“The Wicked + The Divine also flips Phonogram’s core concern. Phonogram was about how individuals interact with the art that inspires, recreates and destroys them. It’s primarily about consumers. There is little to no interest in the artists, except the idea of the artists that exists inside the consumers’ heads. The Wicked + The Divine is primarily about the creators of art- and specifically the journey, choices, compromises and general fuckery that one makes along the road, the people they meet and how they help, fuck and destroy one another.”
- Kieron Gillen, The Wicked + The Divine #1, A Brief Introduction and General Yabber.
The Wicked + The Divine reads as a sister book to Phonogram, in its blatant appreciation of music and the culture that surrounds music. The pantheon of reincarnated gods that become our main characters are pop stars, worshipped in the world of the book in an almost literal way that casts a mirror on how we tend to worship celebrity in our own culture these days. In fact, many of those gods bring to mind modern pop icons: Amaterasu brings to mind a Florence Welch type, I get pretty strong Rihanna vibes from Sakhmet, and Luci is absolutely Bowie-influenced. So why I want to say that this is a completely fresh concept (don’t misunderstand me, most of it IS, absolutely), so much of it reminds me of The Singles Club. In a lot of ways, I think Laura (our protagonist and window into the world of the pantheon of pop gods), could fit right into that scene. But that’s not necessarily a bad thing. I don’t think Gillen is rehashing himself here. He’s taking this culture of music and expanding it, ripping it apart and analyzing it from different angles. It’s fantastic. Truthfully, my opinion may be colored by the fact that I spent time just before The Wicked + The Divine was released reading Gillen’s other books from a critical perspective, trying to find the similarities between Phonogram and Young Avengers. I’m getting my first taste of WicDiv at the end of a Gillen and McKelvie binge and it’d be impossible for me to not compare all these to each other.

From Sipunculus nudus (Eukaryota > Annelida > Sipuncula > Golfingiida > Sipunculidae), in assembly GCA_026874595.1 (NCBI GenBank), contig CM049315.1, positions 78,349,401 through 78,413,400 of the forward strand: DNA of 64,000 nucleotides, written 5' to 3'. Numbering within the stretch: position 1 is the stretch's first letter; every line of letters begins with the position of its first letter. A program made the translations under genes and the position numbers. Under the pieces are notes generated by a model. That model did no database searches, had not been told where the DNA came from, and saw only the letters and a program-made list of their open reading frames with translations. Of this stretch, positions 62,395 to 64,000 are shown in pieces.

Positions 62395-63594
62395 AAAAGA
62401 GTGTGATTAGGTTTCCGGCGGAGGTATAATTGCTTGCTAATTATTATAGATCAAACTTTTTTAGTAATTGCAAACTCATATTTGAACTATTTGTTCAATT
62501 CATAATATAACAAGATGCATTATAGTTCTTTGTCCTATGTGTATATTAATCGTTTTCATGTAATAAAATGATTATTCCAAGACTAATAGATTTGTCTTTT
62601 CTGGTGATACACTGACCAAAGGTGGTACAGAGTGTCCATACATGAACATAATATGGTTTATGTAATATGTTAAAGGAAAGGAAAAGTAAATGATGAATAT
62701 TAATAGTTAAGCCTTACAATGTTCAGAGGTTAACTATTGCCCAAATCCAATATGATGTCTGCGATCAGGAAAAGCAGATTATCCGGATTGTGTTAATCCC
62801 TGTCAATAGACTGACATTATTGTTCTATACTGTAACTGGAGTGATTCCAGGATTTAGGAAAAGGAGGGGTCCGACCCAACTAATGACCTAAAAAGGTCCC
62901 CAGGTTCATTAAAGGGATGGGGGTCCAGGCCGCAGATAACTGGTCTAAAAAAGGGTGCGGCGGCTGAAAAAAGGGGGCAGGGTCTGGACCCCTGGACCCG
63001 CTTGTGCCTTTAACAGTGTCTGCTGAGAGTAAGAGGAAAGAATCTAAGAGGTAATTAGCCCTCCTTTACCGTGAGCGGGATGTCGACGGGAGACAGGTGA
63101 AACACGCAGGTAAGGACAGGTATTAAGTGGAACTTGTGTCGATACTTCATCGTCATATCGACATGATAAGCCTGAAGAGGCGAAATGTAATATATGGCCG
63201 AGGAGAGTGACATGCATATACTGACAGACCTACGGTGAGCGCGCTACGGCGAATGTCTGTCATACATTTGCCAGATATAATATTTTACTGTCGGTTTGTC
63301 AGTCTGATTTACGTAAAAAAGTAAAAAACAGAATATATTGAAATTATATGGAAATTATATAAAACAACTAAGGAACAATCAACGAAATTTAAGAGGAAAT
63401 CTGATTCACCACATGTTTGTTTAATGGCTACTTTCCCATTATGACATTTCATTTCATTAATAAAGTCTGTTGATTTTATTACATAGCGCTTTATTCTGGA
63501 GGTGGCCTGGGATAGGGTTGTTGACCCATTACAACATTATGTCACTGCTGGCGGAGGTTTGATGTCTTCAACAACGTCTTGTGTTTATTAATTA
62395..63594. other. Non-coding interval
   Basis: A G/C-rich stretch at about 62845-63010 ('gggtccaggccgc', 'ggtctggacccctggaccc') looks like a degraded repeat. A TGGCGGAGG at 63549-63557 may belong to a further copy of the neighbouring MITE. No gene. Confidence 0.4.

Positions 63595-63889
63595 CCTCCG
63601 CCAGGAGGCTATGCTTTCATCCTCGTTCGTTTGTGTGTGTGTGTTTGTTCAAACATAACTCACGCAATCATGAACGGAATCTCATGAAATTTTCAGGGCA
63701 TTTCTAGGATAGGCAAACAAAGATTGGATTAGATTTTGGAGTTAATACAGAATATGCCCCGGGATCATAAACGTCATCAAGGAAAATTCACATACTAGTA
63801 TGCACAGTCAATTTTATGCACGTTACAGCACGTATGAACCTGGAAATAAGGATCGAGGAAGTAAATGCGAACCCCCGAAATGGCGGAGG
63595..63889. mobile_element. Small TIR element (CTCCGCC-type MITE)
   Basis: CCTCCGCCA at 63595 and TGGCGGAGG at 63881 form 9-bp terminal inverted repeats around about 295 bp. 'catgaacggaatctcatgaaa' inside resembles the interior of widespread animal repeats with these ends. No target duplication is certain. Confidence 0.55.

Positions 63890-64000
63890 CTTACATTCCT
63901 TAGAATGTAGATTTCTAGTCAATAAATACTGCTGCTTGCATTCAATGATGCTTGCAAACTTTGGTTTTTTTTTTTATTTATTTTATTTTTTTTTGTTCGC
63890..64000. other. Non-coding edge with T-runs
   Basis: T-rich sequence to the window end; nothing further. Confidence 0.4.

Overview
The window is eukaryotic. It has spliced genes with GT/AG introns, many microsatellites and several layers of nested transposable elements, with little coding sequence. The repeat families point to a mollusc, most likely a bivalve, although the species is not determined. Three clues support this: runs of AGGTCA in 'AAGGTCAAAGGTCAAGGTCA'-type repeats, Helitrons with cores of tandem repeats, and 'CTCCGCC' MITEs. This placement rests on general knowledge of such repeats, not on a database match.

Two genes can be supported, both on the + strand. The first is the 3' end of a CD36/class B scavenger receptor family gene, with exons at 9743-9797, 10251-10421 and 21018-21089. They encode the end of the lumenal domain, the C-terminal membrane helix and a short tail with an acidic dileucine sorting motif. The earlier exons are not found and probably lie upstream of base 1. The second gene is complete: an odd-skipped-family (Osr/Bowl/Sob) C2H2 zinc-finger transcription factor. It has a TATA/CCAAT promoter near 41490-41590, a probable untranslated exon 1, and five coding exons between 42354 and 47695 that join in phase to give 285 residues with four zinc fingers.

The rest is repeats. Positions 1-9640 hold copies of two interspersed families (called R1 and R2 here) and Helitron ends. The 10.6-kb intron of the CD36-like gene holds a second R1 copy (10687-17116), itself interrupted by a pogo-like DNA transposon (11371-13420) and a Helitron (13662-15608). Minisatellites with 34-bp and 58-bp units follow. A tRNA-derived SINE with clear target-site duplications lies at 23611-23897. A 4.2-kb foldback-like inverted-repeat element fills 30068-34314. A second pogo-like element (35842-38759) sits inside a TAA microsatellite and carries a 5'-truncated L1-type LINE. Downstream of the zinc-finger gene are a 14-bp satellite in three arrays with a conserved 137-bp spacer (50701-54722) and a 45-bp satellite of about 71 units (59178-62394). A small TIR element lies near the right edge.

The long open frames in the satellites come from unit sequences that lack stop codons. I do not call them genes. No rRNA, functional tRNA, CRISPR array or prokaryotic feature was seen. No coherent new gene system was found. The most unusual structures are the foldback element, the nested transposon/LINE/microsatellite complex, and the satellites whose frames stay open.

All that said, this is a great, high-concept book. The idea of this pantheon of gods reincarnating throughout history, influencing the masses and then dying is beyond intriguing, and it gives Gillen and McKelvie endless possibilities in terms of the time periods and styles that they can explore. We already get a glimpse of an earlier incarnation of this pantheon in the first few pages, and Gillen has said that it’s not the first time we’ll get to look at these characters in the past. The art is crisp, and Wilson’s colors lend a lot to the basic style of these characters. I’m a bit in awe of the choices he’s made here in terms of Laura and Amaterasu’s make up, and it really works to bring the elevated world of these characters to life. (Chantaal made an attempt at Laura’s look from the cover of this issue, if you missed it on twitter.)